Tang's research has been on the development and application of acquisition, reconstruction, and analysis techniques in positron emission tomography (PET) and single photon emission computed tomography (SPECT) imaging and also in multimodality imaging such as PET/MRI.


Douglas Wendell
Associate Professor, Department of Biological Sciences

Wendell is working on the identification of genes that regulate tumor growth using an estrogen-induced tumor model in the rat. He is also collaborating with Craig Hartrick of William Beaumont Hospital on a pilot project to explore the possibility that susceptibility to chronic pain is affected by common genetic variants. Learn more about Wendell 


Randy Westrick
Assistant Professor, Department of Biological Sciences
The genetic contributors to arterial and venous thrombosis are largely unknown. The Westrick laboratory uses mouse models to identify and characterize the genes involved in thrombotic disease. They are using whole genome mutagenesis screens and other inbred mouse models to identify major thrombosis suppressor mutations and pathways.
Associate Professor, Department of Psychology

Williams explores the behavioral and biological components that modulate drug-taking behavior and addiction. His interests include the pharmacological and behavioral mechanisms of drug reinforcement and craving, drug discriminative stimulus properties, hormonal influences on drug self-administration, and contribution of food intake mechanisms on drug consumption. Learn more about Williams 


Yang Xia
Distinguished Professor, Department of Physics

Xia develops multidisciplinary microscopic imaging techniques (µMRI, PLM, FTIRI) and their novel applications in biomedicine, with a current research focus on molecular activities in articular cartilage, its degradation plays a major role in the development of osteoarthritis. Learn more about Xia  


Xiangqun Zeng
Professor, Department of Chemistry

Zeng directs a chemical and biosensor research group that focuses on developing non-labeled biosensors and chemical sensors for rapid detection of biomarkers and pollutants in complex clinical and environmental samples by exploring new strategies for surface design and new applications for emerging interesting materials for chemical and biological sensing. Learn more about Zeng  


Dao Qi Zhang
Associate Professor, Eye Research Institute

Dopaminergic neurons are widely distributed throughout the central nervous system and play vital roles in sensory functions, motor control, and motivation. The most accessible dopaminergic neurons are located in the vertebrate retina. Zhang is interested in understanding how retinal dopaminergic neurons are regulated by light and the biological clock. Learn more about Zhan



Affiliated Researchers

Aaron Bird
Assistant Professor, School of Health Sciences

Bird is currently involved in research for protective and preventive technologies in the field of biosafety for researchers and medical clinicians. Recently, work has included fluid dynamics design of automatic secondary containment for BSL-2 and BSL-3 facilities and prediction of aerosol and bio-aerosol transport.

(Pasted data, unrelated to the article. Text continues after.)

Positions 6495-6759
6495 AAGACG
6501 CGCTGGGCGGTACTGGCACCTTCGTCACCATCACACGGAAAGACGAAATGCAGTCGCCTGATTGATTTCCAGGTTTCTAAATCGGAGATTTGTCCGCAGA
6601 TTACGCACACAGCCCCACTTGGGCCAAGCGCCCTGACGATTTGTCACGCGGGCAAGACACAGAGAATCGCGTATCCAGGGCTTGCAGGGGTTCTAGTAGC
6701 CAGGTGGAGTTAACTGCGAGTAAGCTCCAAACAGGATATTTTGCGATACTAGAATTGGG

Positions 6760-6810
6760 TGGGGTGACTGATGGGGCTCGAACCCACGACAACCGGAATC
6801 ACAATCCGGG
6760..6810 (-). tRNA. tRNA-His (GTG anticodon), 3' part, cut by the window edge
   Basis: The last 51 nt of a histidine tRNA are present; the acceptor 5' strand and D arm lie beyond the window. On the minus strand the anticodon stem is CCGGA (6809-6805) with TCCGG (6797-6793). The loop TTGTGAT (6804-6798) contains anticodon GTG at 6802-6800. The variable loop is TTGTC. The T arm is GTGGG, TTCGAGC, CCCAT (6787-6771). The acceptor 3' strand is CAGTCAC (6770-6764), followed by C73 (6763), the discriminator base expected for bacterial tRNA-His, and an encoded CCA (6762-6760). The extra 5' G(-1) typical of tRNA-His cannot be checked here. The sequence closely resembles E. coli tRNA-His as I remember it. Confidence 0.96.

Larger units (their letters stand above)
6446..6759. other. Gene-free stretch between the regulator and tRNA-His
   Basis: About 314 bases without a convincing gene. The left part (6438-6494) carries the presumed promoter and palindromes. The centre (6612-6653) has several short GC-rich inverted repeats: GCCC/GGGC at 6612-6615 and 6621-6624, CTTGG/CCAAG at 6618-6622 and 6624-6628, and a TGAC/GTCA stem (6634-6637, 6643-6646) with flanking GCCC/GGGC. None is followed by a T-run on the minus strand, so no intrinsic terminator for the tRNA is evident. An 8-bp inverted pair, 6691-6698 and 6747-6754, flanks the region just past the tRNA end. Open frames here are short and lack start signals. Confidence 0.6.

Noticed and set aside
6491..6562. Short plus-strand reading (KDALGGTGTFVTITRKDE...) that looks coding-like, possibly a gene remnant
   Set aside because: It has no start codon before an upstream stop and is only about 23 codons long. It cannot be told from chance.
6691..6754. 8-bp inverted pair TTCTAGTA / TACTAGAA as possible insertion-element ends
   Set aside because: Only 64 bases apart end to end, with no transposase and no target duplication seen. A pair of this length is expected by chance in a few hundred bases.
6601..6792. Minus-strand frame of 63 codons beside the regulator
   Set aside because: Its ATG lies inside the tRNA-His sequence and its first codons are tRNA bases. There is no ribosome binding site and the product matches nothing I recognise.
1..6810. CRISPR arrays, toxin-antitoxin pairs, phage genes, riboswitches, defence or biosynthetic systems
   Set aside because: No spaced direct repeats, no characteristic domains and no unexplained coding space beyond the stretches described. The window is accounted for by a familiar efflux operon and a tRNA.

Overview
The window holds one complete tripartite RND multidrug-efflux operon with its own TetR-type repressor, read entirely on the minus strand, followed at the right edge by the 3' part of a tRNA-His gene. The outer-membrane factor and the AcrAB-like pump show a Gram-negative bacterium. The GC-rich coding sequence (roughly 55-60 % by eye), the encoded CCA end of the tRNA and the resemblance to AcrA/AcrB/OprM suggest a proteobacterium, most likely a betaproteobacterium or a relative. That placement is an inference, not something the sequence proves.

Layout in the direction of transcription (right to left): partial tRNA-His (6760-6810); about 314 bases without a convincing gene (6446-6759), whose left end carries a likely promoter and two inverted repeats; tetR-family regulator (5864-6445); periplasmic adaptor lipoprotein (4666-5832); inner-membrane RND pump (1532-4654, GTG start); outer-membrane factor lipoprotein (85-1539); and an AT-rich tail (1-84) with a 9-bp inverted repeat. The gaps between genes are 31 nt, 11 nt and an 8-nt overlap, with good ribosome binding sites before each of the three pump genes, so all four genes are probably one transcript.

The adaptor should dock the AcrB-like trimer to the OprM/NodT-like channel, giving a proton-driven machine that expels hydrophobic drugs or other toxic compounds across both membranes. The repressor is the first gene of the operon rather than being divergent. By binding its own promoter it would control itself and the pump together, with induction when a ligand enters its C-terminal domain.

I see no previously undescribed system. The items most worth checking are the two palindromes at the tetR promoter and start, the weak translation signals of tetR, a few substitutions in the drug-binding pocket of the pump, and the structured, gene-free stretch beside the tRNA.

Susan Bowyer
Senior Staff Investigator, Neurology Research, Henry Ford Hospital & Health Sciences Center

Bowyer explores brain activity using noninvasive imaging techniques, including magnetoencephalography, electroencephalography and functional MRI. She localizes functional brain processing for language, memory, and control of attention, and investigates the underlying mechanisms of migraine, tinnitus generation, driver distractions, and sensory inhibition, as well as looking for biomarkers indicating recovery from stroke.


Hongwei Qu
Associate Professor, Department of Electrical and Computer Engineering

Qu's research interest centers on micro-electro-mechanical systems (MEMS). His on-going research efforts include the development of CMOS-MEMS force sensors for cell motility studies, in collaboration with Dr. Lindemann, Dept. Biological Sciences. He also collaborates with researchers at William Beaumont Hospital to develop MEMS devices for biomedical imaging.


Richard Sabina
Associate Professor, Oakland University William Beaumont School of Medicine

Plants contain only one AMP Deaminase (AMPD) gene and its expression is essential for embryonic development.  AMPD is also a herbicide target. Sabina is collaborating with Bayer CropSciences to generate high-resolution structures of Arabidopsis AMPD in complex with transition-state inhibitors and is testing lead herbicide compounds generated by their chemists.


Anna Maria Spagnuolo
Professor, Department of Mathematics and Statistics

Spagnuolo's research focus is on modeling physical phenomena, developing numerical methods for their solution, and implementing the methods (sometimes on new hardware) to create computer simulations. She is specifically interested in modeling disease dynamics such as Vibrio cholerae in the human intestine and Chagas disease in villages in South America.


Lianxiang Yang
Professor,
Department of Mechanical Engineering

Yang is the director of the Advanced Optical Laboratory. His research interests lie in the areas of modern optical measuring techniques for characterization of advanced materials, such as, biomaterials, with a focus on whole field, three dimensional measurement of contour, deformation/displacement, strain/stress, vibration, and mechanical properties.